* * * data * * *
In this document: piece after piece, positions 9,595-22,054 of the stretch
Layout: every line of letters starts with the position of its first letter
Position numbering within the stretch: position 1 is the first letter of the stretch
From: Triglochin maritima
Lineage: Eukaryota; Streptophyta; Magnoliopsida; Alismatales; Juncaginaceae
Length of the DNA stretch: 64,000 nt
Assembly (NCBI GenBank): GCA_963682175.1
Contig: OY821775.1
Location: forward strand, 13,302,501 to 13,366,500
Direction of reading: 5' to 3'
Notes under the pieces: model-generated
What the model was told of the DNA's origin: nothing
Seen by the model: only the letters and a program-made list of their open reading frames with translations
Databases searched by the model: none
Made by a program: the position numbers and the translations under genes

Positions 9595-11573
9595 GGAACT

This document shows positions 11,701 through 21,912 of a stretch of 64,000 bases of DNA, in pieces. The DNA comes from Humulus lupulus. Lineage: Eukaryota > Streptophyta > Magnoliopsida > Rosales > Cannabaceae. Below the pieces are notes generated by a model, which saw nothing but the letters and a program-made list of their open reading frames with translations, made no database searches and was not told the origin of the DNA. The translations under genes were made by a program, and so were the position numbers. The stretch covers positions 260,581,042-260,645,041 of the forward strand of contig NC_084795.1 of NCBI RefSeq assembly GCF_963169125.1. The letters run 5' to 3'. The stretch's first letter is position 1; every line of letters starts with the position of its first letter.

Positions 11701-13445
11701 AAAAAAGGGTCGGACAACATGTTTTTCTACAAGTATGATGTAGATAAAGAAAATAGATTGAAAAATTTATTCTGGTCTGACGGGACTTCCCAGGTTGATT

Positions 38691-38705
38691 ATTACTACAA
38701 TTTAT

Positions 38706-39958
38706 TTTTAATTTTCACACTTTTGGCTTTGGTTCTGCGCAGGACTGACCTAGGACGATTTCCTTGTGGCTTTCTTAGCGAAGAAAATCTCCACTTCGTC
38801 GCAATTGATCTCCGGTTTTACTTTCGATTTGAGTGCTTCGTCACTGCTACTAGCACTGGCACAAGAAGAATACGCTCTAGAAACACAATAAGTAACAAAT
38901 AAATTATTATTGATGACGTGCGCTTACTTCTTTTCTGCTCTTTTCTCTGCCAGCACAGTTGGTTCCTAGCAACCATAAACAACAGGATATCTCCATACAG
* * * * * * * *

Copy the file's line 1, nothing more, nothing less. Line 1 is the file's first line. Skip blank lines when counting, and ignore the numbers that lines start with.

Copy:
In this document: piece after piece, positions 9,595-22,054 of the stretch